At 75, with new members and Russian threat, NATO needs a new strategy

Ukrainian President Volodymyr Zelensky (L), British Prime Minister Rishi Sunak (C), and U.S. President Joe Biden (R) attend a NATO Summit meeting on July 12 in Vilnius, Lithuania. File Photo courtesy of NATO

April 4 is an important date in American history, particularly after World War II. On that date 75 years ago, 12 states gathered in Washington to sign a treaty that created the North Atlantic Treaty Organization.

NATO is and was a defensive military alliance originally conceived to contain and deter the spread of the Soviet Union farther west into Europe.

After Germany was defeated in 1945, spheres of influence were put in place in Europe. As Winston Churchill famously observed in his Truman Library speech in Fulton, Mo., in March 1946, "From Stettin in the Baltic, to Trieste in the Adriatic, an iron curtain has descended across the continent."

By 1949, the Soviet Union extended its control over much of Eastern Europe and had established puppet regimes in those states beholden and largely governed by Moscow.

The centerpiece of the Washington Treaty remains Article 5, which states "an attack on one shall be considered an attack on all." However, the treaty does not guarantee that an attack will automatically lead to a declaration of war.

Interestingly, the only time Article 5 was invoked was on Sept. 12, 2001, following al- Qaida's destruction of New York City's Twin Towers. Imagine if NATO's founding fathers awakened to find NATO at war not at the inner-German border but in far away Afghanistan, outside its treaty-defined NATO territory.

When the Soviet Union imploded in 1991, since the raison d'être had disappeared, rather than dissolve the alliance, NATO perceived a global role as a provider of stability and expanded membership. The motto became "Out of Area," meaning outside the European guidelines, or "out of business."

As Russia increasingly became more paranoid about what it perceived as a more aggressive NATO, it occupied Georgia's South Ossetia in 2008; Crimea in 2014; and invaded Ukraine in February 2022. NATO reacted. With the accession of Finland and Sweden, NATO now has 32 members.

Further, NATO's interests spread to the Pacific to counter China's growing economic, military and global influence. If for whatever reason China and the United States became engaged in a conflict, and China limited military action only to U.S. bases in Asia and Hawaii, because of NATO's territorial guidelines, Article 5 would not apply unless the Afghan exception were repeated.

Throughout NATO's history, recurrent calls for reducing U.S. forces in Europe dating back over five decades to Senate Majority Leader Mike Mansfield and the Carter administration's pressure on Europe to absorb more burden sharing have persisted. But the only president to call NATO obsolete and threaten not to defend it was Donald Trump. His latest comment, that Russian President Vladimir Putin "can do whatever the hell he wants," was not well received across the alliance.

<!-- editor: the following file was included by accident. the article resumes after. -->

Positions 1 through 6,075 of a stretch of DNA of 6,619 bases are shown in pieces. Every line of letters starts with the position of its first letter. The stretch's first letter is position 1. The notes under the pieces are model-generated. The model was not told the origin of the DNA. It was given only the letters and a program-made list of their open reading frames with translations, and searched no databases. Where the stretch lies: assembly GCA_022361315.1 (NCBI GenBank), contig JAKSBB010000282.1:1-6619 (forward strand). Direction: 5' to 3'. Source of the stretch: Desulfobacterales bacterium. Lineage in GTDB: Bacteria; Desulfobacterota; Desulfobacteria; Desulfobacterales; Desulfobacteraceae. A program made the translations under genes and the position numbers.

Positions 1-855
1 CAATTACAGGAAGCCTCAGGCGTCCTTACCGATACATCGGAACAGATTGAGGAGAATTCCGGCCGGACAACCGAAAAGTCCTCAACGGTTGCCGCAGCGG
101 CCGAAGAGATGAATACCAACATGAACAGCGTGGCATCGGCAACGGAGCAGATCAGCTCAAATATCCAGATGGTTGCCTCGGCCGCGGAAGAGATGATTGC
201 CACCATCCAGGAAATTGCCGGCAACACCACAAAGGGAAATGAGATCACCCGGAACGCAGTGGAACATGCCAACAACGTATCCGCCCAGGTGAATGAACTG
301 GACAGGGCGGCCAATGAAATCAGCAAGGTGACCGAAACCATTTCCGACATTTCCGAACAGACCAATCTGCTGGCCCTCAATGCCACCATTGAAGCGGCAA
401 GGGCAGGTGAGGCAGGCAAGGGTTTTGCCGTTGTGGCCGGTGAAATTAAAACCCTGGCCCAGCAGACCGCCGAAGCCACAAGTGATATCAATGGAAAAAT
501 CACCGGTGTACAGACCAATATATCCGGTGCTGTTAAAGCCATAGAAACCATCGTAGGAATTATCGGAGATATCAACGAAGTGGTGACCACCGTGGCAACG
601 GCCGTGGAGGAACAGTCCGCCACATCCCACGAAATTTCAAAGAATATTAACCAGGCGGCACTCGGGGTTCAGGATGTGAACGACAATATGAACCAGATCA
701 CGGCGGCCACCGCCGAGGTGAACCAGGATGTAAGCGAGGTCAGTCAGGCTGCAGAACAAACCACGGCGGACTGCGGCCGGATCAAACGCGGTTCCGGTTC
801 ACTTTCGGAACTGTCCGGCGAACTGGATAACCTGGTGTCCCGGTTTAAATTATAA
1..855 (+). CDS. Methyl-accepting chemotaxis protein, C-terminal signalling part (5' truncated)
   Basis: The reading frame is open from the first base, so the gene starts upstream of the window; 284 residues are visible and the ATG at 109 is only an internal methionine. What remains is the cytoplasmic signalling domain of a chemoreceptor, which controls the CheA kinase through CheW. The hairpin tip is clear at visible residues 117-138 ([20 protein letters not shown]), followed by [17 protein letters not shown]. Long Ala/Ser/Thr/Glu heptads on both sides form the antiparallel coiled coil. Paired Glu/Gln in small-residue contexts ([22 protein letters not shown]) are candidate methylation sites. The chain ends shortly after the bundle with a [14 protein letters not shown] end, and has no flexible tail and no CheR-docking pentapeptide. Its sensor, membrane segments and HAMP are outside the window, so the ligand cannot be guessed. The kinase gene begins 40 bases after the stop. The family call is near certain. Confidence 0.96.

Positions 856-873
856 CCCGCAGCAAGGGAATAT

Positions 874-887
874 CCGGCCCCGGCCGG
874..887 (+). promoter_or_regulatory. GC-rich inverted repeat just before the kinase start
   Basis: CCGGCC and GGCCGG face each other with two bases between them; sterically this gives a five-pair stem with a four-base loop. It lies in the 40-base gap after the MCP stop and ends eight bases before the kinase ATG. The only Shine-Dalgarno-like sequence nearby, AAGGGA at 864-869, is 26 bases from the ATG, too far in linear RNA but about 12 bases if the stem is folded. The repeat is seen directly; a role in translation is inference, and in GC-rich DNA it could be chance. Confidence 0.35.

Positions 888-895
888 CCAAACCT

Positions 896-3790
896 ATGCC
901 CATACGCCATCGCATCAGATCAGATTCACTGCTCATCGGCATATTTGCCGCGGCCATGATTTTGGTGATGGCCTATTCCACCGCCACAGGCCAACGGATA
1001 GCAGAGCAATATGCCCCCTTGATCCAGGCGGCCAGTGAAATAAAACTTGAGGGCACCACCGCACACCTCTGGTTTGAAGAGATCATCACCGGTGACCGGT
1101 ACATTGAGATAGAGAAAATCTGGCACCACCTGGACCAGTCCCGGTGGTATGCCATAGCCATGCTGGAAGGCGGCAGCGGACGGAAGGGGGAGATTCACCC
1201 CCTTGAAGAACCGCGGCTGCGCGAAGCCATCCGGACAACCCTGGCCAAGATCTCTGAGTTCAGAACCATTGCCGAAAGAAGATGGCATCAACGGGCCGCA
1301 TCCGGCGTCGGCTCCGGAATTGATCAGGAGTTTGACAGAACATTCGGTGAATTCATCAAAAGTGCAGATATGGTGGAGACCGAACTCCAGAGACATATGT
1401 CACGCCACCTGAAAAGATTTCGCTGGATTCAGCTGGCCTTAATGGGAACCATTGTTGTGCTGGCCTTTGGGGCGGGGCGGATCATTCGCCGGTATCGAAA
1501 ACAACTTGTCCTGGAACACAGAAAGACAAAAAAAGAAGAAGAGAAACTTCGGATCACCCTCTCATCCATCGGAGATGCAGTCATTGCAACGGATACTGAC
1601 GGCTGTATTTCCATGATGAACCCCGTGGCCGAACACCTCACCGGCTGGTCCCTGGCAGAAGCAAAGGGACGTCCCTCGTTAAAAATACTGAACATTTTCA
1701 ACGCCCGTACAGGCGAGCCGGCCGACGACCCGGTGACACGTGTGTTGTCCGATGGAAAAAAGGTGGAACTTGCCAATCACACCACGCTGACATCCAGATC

Some argue that Trump is being clever in forcing NATO to pay its fair share. The current target is 2% of GDP, which is not being met by a majority of its members. However, the former president does not seem to recognize that NATO is not Mar-a-Lago, where members have to pay dues or contribute to a central fund. And Europe fears that if Trump is re-elected, U.S. commitment to NATO cannot be assured.

A current sticking point is U.S. aid to Ukraine. The Republican members of the House are unable to pass that bill, even though of the some $60 billion total, virtually all that money, will go to U.S. defense manufacturers who build these weapons of war. Still, other members of NATO have not forgotten President John F. Kennedy's semi-humorous warning: "The only thing worse than being an enemy of the United States was being a friend or ally."

NATO should regard this moment as an inflection point.

First, some European members, especially the two nuclear weapons powers Britain and France, should discreetly consider some contingent options were Trump re-elected. Second, while it will take Russia some years to recover from its huge military losses in Ukraine, the alliance is hampered by the growing expense of weapons and people that are producing a form of structural disarmament. NATO's forces are shrinking in numbers and capability that can only be reversed by dramatic increases in defense spending that are not politically viable.

What NATO needs is a new strategy oriented around a Porcupine Defense. This defense will make any initial Russian military attack west too costly to contemplate. This can be done, as Ukraine's defense has shown. But to last another 75 years, the status quo will not work. Action is needed now.

Harlan Ullman is UPI's Arnaud de Borchgrave Distinguished Columnist, a senior adviser at Washington's Atlantic Council, the prime author of "shock and awe" and author of "The Fifth Horseman and the New MAD: How Massive Attacks of Disruption Became the Looming Existential Danger to a Divided Nation and the World at Large." Follow him @harlankullman. The views and opinions expressed in this commentary are solely those of the author.